Funnyman Rob Schneider Remembers When Sinéad O'Connor Tore up Pope's Photo on Live TV—He Was There

Rob Schneider was always funny during his tenure on Saturday Night Live, the formerly edgy and terrific late-night skit show that debuted in 1975 and launched the careers of such luminaries as John Belushi, Eddie Murphy, Chevy Chase, Bill Murray, Adam Sandler, Will Ferrell and many more.


I say “formerly” because, although the show is still in existence, it’s now mostly bitter, unfunny leftist propaganda with the likes of Alec Baldwin showcasing his unhinged rage at half the American population. (One of the few highlights in recent years, in my opinion, has been the longest-tenured cast member in SNL history, Kenan Thompson, who can always be counted on to make you laugh.)

(Read: Watching Angry SNL Trans Skit Was About as Fun as Hitting Yourself Over the Head With a Mallet)

But Schneider turns out to be an interesting fellow, and he has not been thrilled by the evolution of the show—and has been willing to say so. He even remembers the moment when SNL died: the night Kate McKinnon sang the Leonard Cohen song “Hallelujah” as Hillary Clinton during a cold open after Hills lost the 2016 presidential election to Donald Trump.

As I wrote when discussing Schneiders’ opinion of the skit, “It was such a middle finger to the more than 74 million people who voted for the Donald that those viewers will never come back.”

(Read: SNL Was Once Great. Rob Schneider Remembers the Day It Died)

Schneider was on set in 1992 the night Sinéad O’Connor ripped up a photo of Pope John Paul II, a moment that was etched in history and followed her for the rest of her career. I remember watching that evening, and although I’m not Catholic, I was outraged.


Schneider understands that it was controversial, but I thought his response Wednesday to her death was nuanced and touching. You decide:

He writes that he was completely unaware that the moment even occurred:

…I didn’t see it happen. It was an episode where I was very busy (in a lot of sketches) and there are moves that performers have where they know they can get laughs. Anyway, I was back stage in quick change (getting dressed for the the next sketch) and I didn’t know anything had happened.

I came out and during the next sketch, I just felt the audience had changed. My usual physical moves that got laughs fell silent. No sketches got laughs after that. And the rest of the night was eerily quiet. It wasn’t till after the show that I had learned that Sinead had tore up a picture of the Pope.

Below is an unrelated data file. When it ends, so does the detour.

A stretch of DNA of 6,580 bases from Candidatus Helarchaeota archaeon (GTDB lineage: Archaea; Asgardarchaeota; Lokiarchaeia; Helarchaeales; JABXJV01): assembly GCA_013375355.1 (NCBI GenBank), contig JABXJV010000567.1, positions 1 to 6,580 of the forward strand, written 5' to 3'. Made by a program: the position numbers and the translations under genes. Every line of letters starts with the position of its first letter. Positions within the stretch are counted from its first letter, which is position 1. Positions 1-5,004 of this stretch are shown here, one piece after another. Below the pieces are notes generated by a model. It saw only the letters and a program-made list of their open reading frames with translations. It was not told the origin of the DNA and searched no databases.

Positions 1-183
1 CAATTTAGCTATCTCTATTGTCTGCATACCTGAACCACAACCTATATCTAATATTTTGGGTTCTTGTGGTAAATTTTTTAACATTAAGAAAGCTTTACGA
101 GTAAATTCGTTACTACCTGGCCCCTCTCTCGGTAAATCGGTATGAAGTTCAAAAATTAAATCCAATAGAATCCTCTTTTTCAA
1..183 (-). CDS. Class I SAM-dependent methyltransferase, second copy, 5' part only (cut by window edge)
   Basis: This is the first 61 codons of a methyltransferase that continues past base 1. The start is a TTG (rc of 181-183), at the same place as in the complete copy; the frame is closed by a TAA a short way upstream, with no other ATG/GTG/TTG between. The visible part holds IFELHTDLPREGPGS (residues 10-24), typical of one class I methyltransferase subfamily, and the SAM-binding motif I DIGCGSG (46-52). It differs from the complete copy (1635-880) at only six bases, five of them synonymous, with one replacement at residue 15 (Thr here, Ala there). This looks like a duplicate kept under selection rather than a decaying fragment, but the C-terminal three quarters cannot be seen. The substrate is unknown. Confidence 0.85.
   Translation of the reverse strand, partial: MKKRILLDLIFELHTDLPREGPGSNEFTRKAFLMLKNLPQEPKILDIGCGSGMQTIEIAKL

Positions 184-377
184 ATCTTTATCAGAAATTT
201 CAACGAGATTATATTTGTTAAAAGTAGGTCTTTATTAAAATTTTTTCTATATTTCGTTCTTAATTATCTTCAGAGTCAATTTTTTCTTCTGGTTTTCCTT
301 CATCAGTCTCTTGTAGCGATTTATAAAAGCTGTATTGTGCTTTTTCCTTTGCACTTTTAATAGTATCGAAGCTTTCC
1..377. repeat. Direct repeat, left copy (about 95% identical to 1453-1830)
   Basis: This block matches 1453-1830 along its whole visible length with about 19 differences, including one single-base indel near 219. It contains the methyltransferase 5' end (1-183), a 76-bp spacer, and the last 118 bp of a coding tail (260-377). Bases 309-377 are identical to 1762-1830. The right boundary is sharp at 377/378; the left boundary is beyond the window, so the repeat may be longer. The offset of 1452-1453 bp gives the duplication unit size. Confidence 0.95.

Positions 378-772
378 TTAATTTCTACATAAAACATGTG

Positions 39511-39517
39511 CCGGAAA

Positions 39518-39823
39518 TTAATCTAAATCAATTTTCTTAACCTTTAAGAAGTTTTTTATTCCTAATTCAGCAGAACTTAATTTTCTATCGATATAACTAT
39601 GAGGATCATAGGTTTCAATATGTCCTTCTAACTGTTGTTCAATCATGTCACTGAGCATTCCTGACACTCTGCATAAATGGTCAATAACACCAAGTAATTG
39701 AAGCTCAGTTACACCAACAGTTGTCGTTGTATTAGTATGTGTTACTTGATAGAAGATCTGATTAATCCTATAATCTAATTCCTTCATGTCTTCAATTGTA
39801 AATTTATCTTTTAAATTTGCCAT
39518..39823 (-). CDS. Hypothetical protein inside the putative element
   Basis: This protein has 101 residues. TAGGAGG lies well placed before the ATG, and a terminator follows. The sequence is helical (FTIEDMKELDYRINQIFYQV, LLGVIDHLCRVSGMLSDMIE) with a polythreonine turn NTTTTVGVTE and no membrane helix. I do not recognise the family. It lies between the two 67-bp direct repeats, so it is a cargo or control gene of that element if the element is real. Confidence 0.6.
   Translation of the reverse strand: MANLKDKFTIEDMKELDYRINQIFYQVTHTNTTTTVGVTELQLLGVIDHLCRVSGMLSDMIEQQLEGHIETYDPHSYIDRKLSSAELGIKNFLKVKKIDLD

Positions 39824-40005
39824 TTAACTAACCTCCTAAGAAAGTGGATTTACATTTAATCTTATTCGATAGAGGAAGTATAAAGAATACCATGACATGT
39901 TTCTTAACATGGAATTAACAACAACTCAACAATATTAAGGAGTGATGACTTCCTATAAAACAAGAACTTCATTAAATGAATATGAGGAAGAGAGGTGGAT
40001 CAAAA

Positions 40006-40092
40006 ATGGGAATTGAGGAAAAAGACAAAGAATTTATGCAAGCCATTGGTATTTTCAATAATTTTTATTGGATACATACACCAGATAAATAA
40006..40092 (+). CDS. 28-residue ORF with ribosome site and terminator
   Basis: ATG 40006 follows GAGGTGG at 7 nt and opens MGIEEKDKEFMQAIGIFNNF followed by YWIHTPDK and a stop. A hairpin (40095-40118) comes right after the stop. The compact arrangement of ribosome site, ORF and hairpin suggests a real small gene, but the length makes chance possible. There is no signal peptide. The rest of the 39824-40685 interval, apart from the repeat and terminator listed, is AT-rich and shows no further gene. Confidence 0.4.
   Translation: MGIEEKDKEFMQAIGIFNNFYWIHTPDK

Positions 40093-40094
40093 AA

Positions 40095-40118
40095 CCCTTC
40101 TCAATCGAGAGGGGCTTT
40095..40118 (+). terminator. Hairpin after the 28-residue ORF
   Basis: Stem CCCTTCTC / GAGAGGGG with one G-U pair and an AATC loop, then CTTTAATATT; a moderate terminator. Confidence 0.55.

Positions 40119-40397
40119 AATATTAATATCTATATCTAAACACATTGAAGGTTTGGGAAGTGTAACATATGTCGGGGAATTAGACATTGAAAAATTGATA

Schneider socialized with her that evening, and neither of them realized what a firestorm she had unleashed:

I spent some time with her at the after party at the Tea Garden and she was gentle and lovely and didn’t seem to have a worry about anything. We laughed about a few things trying to understand each other’s accents and had a drink and she could not have been lovelier.

O’Connor struggled with mental health issues her entire life, was diagnosed as bipolar, and says that her mother abused her when she was a child. Last year, her 17-year-old son Lane committed suicide, a tragedy that speaks to the heart of anyone who’s a parent.

O’Connor was controversial and is on the record saying some truly awful things, as we’ve reported, and I do think her ripping up the Pope photo was disgusting. (I only wish Nancy Pelosi’s ripping up the State of the Union speech of a sitting president on the House floor caused as much controversy because, in my view, that was also truly revolting.)

None of this is meant to excuse O’Connor’s past behavior or condone her actions. That being said, I don’t think that, in the immediate aftermath of her death, while her family is still grieving, it’s the best time to kick the deceased, troubled soul.


I think Schneider had the perfect response:

All these years later you realize that fame and all that it comes with is very destructive to gentle souls. It is my sincere hope that the peace that eluded Sinead in life she can have now, resting in God’s embrace.


Uncommon and Controversial Singer Sinéad O’Connor, Dead at 56

Saturday Night Live Proves Once Again It Has No Soul, Mocks Trump a Full Two Years Into Biden Administration

Late-Night Comedy Is Dead—Woke ‘Comedians’ Embarrass Themselves Compared to Their Predecessors


Join the conversation as a VIP Member

Trending on RedState Videos